# Basic Latin hypercube samples and designs with package lhs

### Theory of Latin Hypercube Sampling

For the technical basis of Latin Hypercube Sampling (LHS) and Latin Hypercube Designs (LHD) please see: * Stein, Michael. Large Sample Properties of Simulations Using Latin Hypercube Sampling Technometrics, Vol 28, No 2, 1987. * McKay, MD, et.al. A Comparison of Three Methods for Selecting Values of Input Variables in the Analysis of Output from a Computer Code Technometrics, Vol 21, No 2, 1979.

This package was created to bring these designs to R and to implement many of the articles that followed on optimized sampling methods.

### Create a Simple LHS

Basic LHS’s are created using randomLHS.

# set the seed for reproducibility
set.seed(1111)
# a design with 5 samples from 4 parameters
A <- randomLHS(5, 4)
A
#>           [,1]       [,2]      [,3]      [,4]
#> [1,] 0.6328827 0.48424369 0.1678234 0.1974741
#> [2,] 0.2124960 0.88111537 0.6069217 0.4771109
#> [3,] 0.1277885 0.64327868 0.3612360 0.9862456
#> [4,] 0.8935830 0.27182878 0.4335808 0.6052341
#> [5,] 0.5089423 0.02269382 0.8796676 0.2036678

In general, the LHS is uniform on the margins until transformed (Figure 1):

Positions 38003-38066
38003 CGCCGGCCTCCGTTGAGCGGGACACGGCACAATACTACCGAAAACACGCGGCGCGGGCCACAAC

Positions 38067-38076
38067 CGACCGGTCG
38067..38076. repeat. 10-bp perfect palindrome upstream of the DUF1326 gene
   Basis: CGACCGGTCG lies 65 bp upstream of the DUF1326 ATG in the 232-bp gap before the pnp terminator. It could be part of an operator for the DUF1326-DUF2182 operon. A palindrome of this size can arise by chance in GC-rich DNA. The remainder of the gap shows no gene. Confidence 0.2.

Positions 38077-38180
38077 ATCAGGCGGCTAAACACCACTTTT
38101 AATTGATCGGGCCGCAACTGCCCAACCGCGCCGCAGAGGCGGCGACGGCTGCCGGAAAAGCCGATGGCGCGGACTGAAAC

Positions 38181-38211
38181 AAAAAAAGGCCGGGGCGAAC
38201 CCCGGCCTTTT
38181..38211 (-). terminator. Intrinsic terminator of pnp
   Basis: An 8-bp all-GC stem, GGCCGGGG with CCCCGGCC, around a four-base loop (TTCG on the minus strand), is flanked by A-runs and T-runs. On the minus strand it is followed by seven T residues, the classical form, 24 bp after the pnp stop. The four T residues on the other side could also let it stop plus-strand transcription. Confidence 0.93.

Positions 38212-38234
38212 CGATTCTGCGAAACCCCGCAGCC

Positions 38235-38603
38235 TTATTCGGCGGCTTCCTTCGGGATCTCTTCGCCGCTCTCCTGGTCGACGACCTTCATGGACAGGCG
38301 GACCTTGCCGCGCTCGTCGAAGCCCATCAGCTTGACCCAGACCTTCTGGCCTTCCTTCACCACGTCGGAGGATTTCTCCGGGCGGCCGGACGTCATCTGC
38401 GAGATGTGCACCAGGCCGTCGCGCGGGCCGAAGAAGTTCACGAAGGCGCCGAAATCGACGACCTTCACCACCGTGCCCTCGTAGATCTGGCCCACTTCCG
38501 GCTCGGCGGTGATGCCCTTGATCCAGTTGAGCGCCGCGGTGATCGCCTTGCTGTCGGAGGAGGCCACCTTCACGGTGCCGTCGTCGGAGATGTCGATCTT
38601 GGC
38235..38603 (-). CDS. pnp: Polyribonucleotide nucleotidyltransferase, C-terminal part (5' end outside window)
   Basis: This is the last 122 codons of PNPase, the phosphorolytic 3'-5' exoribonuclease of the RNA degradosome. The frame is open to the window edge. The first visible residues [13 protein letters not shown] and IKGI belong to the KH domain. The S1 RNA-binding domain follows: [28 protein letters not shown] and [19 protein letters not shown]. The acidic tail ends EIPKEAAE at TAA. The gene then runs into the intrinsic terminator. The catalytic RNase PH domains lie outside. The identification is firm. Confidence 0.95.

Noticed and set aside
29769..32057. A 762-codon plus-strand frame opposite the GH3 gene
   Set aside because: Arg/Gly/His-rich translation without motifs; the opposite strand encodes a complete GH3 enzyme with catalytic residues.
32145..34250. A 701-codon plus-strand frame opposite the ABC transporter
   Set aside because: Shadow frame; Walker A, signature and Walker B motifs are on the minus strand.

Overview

Figure 1. Two dimensions of a Uniform random LHS with 5 samples It is common to transform the margins of the design (the columns) into other distributions (Figure 2)

B <- matrix(nrow = nrow(A), ncol = ncol(A))
B[,1] <- qnorm(A[,1], mean = 0, sd = 1)
B[,2] <- qlnorm(A[,2], meanlog = 0.5, sdlog = 1)
B[,3] <- A[,3]
B[,4] <- qunif(A[,4], min = 7, max = 10)
B
#>             [,1]      [,2]      [,3]     [,4]
#> [1,]  0.33949794 1.5848575 0.1678234 7.592422
#> [2,] -0.79779049 5.3686737 0.6069217 8.431333
#> [3,] -1.13690757 2.3803237 0.3612360 9.958737
#> [4,]  1.24581019 0.8982639 0.4335808 8.815702
#> [5,]  0.02241694 0.2228973 0.8796676 7.611003
Figure 2. Two dimensions of a transformed random LHS with 5 samples ### Optimizing the Design

The LHS can be optimized using a number of methods in the lhs package. Each method attempts to improve on the random design by ensuring that the selected points are as uncorrelated and space filling as possible. Table 1 shows some results. Figure 3, Figure 4, and Figure 5 show corresponding plots.

set.seed(101)
A <- randomLHS(30, 10)
A1 <- optimumLHS(30, 10, maxSweeps = 4, eps = 0.01)
A2 <- maximinLHS(30, 10, dup = 5)
A3 <- improvedLHS(30, 10, dup = 5)
A4 <- geneticLHS(30, 10, pop = 1000, gen = 8, pMut = 0.1, criterium = "S")
A5 <- geneticLHS(30, 10, pop = 1000, gen = 8, pMut = 0.1, criterium = "Maximin")

Table 1. Sample results and metrics of various LHS algorithms
Method Min Distance btwn pts Mean Distance btwn pts Max Correlation btwn pts
randomLHS 0.6346585 1.2913235 0.5173006
optimumLHS 0.8717797 1.3001892 0.1268209
maximinLHS 0.595395 1.2835191 0.2983643
improvedLHS 0.6425673 1.2746711 0.5711527
geneticLHS (S) 0.8340751 1.3026543 0.3971539
geneticLHS (Maximin) 0.8105733 1.2933412 0.5605546

Figure 3. Pairwise margins of a randomLHS Figure 4. Pairwise margins of a optimumLHS Figure 5. Pairwise margins of a maximinLHS